What are soft and hard inquiries and how do they affect my score? For every loan application, you make, credit lenders normally make a hard inquiry on your credit history from a CRB, this tends to affect your score while a soft inquiry is when you personally inquire about your personal credit history from a CRB, this, however, doesn’t affect your credit score.
When you frequently make loan applications from different institutions this causes hard inquiries that negatively affect your score.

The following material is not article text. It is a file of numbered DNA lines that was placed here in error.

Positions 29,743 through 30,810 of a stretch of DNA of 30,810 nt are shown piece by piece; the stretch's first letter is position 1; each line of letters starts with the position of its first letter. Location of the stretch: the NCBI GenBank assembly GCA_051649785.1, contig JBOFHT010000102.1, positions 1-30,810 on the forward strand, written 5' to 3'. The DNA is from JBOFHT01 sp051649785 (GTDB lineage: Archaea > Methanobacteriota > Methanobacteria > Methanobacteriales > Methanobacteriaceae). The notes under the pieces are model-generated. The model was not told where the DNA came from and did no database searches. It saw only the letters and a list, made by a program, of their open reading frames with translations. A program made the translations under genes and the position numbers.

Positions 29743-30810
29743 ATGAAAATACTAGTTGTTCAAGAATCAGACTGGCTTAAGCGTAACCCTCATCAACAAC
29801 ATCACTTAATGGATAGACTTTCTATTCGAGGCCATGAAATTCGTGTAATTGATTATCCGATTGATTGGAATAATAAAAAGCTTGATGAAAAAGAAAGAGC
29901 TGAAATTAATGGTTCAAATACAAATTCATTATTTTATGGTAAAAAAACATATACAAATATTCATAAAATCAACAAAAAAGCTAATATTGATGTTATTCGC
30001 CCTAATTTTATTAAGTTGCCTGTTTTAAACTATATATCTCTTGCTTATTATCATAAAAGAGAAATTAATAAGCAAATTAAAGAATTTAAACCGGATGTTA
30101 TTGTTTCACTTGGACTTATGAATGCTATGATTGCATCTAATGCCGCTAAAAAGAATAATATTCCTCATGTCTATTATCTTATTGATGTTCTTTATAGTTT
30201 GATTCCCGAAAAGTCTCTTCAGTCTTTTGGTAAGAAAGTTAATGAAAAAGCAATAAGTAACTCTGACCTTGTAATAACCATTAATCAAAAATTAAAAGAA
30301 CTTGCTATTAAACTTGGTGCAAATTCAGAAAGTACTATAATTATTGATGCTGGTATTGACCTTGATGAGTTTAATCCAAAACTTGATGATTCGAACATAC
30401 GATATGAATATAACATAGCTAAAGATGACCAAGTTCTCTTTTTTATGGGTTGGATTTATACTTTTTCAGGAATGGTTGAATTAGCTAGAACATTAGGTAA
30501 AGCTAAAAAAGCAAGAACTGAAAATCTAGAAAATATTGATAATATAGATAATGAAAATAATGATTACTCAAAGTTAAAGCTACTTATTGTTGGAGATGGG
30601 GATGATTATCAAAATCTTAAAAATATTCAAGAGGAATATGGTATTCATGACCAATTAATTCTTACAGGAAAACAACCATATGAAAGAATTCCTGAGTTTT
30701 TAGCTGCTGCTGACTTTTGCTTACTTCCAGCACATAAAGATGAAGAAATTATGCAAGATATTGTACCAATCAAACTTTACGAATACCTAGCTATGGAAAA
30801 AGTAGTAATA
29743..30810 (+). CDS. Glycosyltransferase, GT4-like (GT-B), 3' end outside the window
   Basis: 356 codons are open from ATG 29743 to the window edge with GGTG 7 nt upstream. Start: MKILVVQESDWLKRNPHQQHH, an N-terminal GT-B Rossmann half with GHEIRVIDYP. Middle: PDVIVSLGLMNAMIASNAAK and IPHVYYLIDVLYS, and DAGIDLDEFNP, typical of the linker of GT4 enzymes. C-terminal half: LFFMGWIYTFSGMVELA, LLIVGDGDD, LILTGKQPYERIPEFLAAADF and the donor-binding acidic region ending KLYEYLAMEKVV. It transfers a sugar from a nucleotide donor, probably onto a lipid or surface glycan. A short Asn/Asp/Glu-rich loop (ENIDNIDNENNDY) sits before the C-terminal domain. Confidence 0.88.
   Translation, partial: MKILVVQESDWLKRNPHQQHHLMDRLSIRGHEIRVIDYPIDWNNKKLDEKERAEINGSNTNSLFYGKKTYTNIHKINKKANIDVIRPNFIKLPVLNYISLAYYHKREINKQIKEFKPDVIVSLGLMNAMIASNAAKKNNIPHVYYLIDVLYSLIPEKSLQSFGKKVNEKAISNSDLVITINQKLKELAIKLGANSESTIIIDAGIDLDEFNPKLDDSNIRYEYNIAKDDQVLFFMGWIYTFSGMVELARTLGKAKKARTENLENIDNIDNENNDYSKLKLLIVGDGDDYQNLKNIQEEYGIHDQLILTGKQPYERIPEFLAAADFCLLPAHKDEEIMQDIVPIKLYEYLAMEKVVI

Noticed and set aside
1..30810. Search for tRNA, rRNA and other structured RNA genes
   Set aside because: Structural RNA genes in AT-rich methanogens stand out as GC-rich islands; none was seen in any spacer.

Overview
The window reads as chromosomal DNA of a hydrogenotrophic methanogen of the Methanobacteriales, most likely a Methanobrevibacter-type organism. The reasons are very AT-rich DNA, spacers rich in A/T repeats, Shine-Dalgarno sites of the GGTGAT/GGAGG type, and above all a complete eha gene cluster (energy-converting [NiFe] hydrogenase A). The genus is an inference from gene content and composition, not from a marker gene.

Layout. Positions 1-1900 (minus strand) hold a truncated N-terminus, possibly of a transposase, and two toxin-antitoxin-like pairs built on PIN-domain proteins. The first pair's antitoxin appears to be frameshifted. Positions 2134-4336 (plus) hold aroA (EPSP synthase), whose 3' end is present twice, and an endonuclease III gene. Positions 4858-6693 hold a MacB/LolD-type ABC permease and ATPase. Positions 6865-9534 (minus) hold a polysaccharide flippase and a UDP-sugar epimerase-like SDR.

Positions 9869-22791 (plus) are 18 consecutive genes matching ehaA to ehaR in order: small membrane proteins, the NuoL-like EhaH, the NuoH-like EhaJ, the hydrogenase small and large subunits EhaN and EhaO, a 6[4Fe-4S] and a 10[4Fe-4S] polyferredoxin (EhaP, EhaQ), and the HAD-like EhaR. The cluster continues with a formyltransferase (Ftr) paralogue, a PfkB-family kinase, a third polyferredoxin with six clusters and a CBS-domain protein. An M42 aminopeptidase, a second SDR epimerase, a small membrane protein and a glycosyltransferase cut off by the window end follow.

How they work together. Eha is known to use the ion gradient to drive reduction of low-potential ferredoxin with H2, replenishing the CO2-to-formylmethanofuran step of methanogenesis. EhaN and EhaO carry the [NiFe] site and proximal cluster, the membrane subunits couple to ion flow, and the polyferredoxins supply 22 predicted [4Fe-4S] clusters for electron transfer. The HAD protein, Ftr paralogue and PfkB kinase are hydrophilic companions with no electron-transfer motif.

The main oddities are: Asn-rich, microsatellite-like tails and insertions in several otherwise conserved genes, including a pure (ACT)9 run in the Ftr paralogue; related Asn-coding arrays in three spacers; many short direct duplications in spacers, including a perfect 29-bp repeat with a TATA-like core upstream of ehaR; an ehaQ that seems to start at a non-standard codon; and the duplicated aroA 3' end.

What can you do to improve your credit history?
- Check Your Credit Report and Fix errors– To improve your credit history start with correcting any errors on your credit report. If you haven’t already, request a free copy of your credit report and check it for errors.
- Pay your bills on time– overdue payments, even if only a few days late can have a major negative impact on your credit history. If you have missed payments, get current and stay current: The longer you pay your bills on time after being late, the more your credit history should improve
- Setup Payment Reminders– Making your credit payments on time is one of the biggest contributing factors to an improved credit profile